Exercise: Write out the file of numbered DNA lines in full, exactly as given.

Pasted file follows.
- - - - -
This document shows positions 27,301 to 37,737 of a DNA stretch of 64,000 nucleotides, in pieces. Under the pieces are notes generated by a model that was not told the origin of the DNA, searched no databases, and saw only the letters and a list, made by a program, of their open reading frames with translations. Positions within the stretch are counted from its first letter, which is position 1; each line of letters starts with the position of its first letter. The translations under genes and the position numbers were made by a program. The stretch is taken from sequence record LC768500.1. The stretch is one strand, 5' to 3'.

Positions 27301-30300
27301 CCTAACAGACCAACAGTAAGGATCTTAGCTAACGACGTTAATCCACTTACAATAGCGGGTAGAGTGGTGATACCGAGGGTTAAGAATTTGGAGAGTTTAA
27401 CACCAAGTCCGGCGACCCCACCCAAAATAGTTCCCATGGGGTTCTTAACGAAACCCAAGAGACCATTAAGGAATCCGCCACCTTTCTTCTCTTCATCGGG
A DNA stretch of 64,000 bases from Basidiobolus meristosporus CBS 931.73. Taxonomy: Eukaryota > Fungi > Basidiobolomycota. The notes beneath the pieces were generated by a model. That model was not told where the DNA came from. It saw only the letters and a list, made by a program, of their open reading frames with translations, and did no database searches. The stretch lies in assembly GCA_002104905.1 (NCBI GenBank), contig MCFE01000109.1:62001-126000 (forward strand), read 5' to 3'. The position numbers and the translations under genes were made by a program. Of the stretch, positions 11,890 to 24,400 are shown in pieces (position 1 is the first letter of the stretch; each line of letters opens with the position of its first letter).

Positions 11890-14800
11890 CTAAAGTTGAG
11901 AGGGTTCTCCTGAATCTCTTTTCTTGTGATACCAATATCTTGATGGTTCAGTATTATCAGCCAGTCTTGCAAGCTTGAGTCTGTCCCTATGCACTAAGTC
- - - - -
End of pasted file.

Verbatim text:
This document shows positions 27,301 to 37,737 of a DNA stretch of 64,000 nucleotides, in pieces. Under the pieces are notes generated by a model that was not told the origin of the DNA, searched no databases, and saw only the letters and a list, made by a program, of their open reading frames with translations. Positions within the stretch are counted from its first letter, which is position 1; each line of letters starts with the position of its first letter. The translations under genes and the position numbers were made by a program. The stretch is taken from sequence record LC768500.1. The stretch is one strand, 5' to 3'.

Positions 27301-30300
27301 CCTAACAGACCAACAGTAAGGATCTTAGCTAACGACGTTAATCCACTTACAATAGCGGGTAGAGTGGTGATACCGAGGGTTAAGAATTTGGAGAGTTTAA
27401 CACCAAGTCCGGCGACCCCACCCAAAATAGTTCCCATGGGGTTCTTAACGAAACCCAAGAGACCATTAAGGAATCCGCCACCTTTCTTCTCTTCATCGGG
A DNA stretch of 64,000 bases from Basidiobolus meristosporus CBS 931.73. Taxonomy: Eukaryota > Fungi > Basidiobolomycota. The notes beneath the pieces were generated by a model. That model was not told where the DNA came from. It saw only the letters and a list, made by a program, of their open reading frames with translations, and did no database searches. The stretch lies in assembly GCA_002104905.1 (NCBI GenBank), contig MCFE01000109.1:62001-126000 (forward strand), read 5' to 3'. The position numbers and the translations under genes were made by a program. Of the stretch, positions 11,890 to 24,400 are shown in pieces (position 1 is the first letter of the stretch; each line of letters opens with the position of its first letter).

Positions 11890-14800
11890 CTAAAGTTGAG
11901 AGGGTTCTCCTGAATCTCTTTTCTTGTGATACCAATATCTTGATGGTTCAGTATTATCAGCCAGTCTTGCAAGCTTGAGTCTGTCCCTATGCACTAAGTC